by Jennifer Hellwig, MS, RD
Eczema, also known as atopic dermatitis, is a chronic inflammation of the outer layers of the skin. This condition is not contagious.
It is sometimes referred to as the itch that rashes
The exact cause of eczema is unknown. Factors that may contribute to eczema include:
Risk Factors TOP
Factors that increase your chance of eczema:
The symptoms vary from person to person. Scratching and rubbing can cause or worsen some of the symptoms. Symptoms include:
Your doctor will ask about your symptoms and medical history. A physical exam will be done. The diagnosis is made by the appearance and location of the rash.You may be referred to specialist. A dermatologist focuses on skin disorders. An allergist focuses on allergies.
The main goals of eczema treatments are to:
Treatment options may vary. Your doctor may recommend more than one depending on your condition. They include:
It is difficult to prevent eczema. This is most true when there is a strong family history.
You may be able to reduce your child's risk of eczema by:
Your doctor may have more information regarding steps for reducing the risk of eczema.
If you already have eczema, there are several things you can do to try to control it:
American Academy of Allergy, Asthma, and Immunology
National Eczema Society
Canadian Dermatology Association
Atopic dermatitis. American Academy of Dermatology website. Available at: http://www.aad.org.... Accessed March 11, 2013.
Atopic dermatitis. National Institute of Arthritis and Musculoskeletal and Skin Diseases website. Available at: http://www.niams.nih.gov/Health_Info/Atopic_Dermatitis/. Accessed March 11, 2013.
Barnetson RS, Rogers M. Childhood atopic eczema. BMJ. 2002;324:1376-1379.
Brehler R, Hildebrand A, Luger T. Recent developments in treatment of atopic eczema. J Am Acad Dermatol. 1997;36:983-994.
Holscher B, Frye C, Wichmann HE, Heinrich J. Exposure to pets and allergies in children. Pediatr Allergy Immunol. 2002;13:334-341.
Mohla G, Horvath N, Stevens S. Quality of life improvement in a patient with severe atopic dermatitis treated with photopheresis. J Am Acad Dermatol. 1999;40(5 Pt 1):780-782.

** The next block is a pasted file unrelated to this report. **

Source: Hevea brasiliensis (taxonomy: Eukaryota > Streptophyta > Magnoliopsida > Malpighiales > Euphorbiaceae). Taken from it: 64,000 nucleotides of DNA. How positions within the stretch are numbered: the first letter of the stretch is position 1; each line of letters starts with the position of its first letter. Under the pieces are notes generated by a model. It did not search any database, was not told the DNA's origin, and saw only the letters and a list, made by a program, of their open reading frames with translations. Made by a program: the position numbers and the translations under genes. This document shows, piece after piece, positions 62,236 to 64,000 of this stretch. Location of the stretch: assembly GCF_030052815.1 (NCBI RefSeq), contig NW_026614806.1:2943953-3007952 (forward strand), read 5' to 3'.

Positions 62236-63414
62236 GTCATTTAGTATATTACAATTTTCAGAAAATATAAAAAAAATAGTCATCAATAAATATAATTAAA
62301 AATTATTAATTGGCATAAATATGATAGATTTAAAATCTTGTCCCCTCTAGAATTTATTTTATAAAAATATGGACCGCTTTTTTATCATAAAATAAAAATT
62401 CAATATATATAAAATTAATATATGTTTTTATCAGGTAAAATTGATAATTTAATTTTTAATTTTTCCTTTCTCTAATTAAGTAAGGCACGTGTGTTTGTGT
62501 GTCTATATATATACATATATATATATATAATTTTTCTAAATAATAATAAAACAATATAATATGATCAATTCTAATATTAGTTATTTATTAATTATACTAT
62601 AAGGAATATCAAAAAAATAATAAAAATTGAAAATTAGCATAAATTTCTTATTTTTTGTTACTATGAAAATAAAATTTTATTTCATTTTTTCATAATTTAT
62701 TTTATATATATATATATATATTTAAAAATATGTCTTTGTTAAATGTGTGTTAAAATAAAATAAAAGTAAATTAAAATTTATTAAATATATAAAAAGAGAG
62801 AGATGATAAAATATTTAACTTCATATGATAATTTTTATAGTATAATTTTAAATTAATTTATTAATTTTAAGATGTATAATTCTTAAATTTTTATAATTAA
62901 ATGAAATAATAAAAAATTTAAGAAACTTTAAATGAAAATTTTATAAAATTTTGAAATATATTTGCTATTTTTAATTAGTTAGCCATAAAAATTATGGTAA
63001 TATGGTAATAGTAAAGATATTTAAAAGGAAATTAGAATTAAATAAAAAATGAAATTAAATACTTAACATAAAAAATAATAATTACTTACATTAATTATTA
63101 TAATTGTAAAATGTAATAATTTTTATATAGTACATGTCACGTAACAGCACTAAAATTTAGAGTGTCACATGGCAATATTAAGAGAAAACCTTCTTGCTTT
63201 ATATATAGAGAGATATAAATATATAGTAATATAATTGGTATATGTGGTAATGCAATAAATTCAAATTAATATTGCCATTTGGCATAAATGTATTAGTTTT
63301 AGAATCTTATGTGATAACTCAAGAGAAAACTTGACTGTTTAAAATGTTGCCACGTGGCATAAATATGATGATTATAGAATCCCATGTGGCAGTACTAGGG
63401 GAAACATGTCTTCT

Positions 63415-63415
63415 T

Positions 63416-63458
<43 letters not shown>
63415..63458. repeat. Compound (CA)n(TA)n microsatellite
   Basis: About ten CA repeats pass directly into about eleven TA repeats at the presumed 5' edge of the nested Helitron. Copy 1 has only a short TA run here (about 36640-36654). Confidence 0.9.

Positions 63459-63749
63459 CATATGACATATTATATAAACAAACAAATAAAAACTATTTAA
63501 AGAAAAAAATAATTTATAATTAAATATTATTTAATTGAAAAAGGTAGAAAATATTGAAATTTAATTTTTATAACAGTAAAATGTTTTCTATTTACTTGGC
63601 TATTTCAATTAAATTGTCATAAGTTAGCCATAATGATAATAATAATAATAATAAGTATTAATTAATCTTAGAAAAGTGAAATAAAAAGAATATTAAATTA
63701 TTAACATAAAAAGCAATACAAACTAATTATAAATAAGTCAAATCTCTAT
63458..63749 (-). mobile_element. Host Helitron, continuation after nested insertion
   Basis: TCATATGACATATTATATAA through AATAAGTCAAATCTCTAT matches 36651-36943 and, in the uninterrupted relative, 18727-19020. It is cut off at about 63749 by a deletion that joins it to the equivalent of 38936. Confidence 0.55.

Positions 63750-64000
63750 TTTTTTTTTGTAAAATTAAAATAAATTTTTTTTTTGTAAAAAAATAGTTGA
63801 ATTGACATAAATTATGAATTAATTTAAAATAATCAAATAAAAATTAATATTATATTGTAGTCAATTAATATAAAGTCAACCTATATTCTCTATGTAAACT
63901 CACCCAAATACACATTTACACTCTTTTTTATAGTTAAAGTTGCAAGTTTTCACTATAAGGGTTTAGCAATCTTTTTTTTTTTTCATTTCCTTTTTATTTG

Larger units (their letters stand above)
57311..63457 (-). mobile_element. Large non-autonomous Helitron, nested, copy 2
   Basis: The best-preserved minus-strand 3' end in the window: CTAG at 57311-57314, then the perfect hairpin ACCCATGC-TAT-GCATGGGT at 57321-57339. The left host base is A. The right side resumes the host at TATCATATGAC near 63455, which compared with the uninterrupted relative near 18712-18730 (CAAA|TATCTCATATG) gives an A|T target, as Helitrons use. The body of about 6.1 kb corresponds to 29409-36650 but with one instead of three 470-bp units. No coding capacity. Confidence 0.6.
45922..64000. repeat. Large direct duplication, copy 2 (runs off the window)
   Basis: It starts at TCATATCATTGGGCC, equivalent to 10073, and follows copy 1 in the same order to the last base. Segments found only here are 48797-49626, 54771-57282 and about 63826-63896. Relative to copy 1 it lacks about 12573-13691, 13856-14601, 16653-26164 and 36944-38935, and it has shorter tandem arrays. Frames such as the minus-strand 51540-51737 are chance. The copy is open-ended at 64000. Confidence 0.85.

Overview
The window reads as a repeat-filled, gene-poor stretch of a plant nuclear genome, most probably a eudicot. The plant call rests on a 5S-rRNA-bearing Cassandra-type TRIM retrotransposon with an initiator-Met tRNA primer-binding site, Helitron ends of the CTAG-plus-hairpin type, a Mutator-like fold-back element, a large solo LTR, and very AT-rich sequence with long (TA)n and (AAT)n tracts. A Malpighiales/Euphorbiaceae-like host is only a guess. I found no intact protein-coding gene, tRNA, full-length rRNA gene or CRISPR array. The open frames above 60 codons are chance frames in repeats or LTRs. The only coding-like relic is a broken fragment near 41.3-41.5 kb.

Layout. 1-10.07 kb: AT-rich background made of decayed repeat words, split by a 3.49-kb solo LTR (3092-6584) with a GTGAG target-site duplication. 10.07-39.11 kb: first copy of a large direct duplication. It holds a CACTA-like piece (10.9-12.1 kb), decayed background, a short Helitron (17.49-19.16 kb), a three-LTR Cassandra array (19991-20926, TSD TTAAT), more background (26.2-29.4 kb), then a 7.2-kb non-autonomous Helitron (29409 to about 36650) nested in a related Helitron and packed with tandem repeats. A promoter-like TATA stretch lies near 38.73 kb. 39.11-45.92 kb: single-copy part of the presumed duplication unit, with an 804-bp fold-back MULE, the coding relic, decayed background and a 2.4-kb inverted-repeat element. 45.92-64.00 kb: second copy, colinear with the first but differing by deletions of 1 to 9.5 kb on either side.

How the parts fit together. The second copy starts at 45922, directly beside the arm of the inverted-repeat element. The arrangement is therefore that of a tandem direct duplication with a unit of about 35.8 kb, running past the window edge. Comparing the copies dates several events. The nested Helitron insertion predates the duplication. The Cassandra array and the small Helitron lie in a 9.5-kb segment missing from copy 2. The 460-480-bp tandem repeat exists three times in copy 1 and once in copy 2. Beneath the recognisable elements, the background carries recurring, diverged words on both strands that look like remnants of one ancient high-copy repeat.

Saarinen UM, Kajosaari M. Breastfeeding as prophylaxis against atopic disease: prospective follow-up study until 17 years old. Lancet. 1995;346:1065-1069.
Skin allergy. American Academy of Allergy, Asthma, and Immunology website. Available at: http://www.aaaai.org/patients/allergic_conditions/eczema.stm. Accessed March 11, 2013.
Wahn U, Bos JD, Goodfield M, et al. Efficacy and safety of pimecrolimus cream in the long-term management of atopic dermatitis in children. Pediatrics. 2002;110(1 Pt 1):e2.
7/6/2009 DynaMed's Systematic Literature Surveillance http://www.ebscohost.com/dynamed/what.php: Langan SM, Flohr C, Williams HC. The role of furry pets in eczema: a systematic review. Arch Dermatol. 2007;143:1570-1577.
6/4/2010 DynaMed's Systematic Literature Surveillance http://www.ebscohost.com/dynamed/what.php: Alexander DD, Cabana MD. Partially hydrolyzed 100% whey protein infant formula and reduced risk of atopic dermatitis: a meta-analysis. J Pediatr Gastroenterol Nutr. 2010;50(4):422-430.
1/4/2011 DynaMed's Systematic Literature Surveillance http://www.ebscohost.com/dynamed/what.php: Dotterud CK, Storr O, Johnsen R, Oien T. Probiotics in pregnant women to prevent allergic disease: a randomized, double-blind trial. Br J Dermatol. 2010;163:616-623.
Last reviewed September 2012 by Purvee S. Shah, MD
Last Updated: 3/11/2013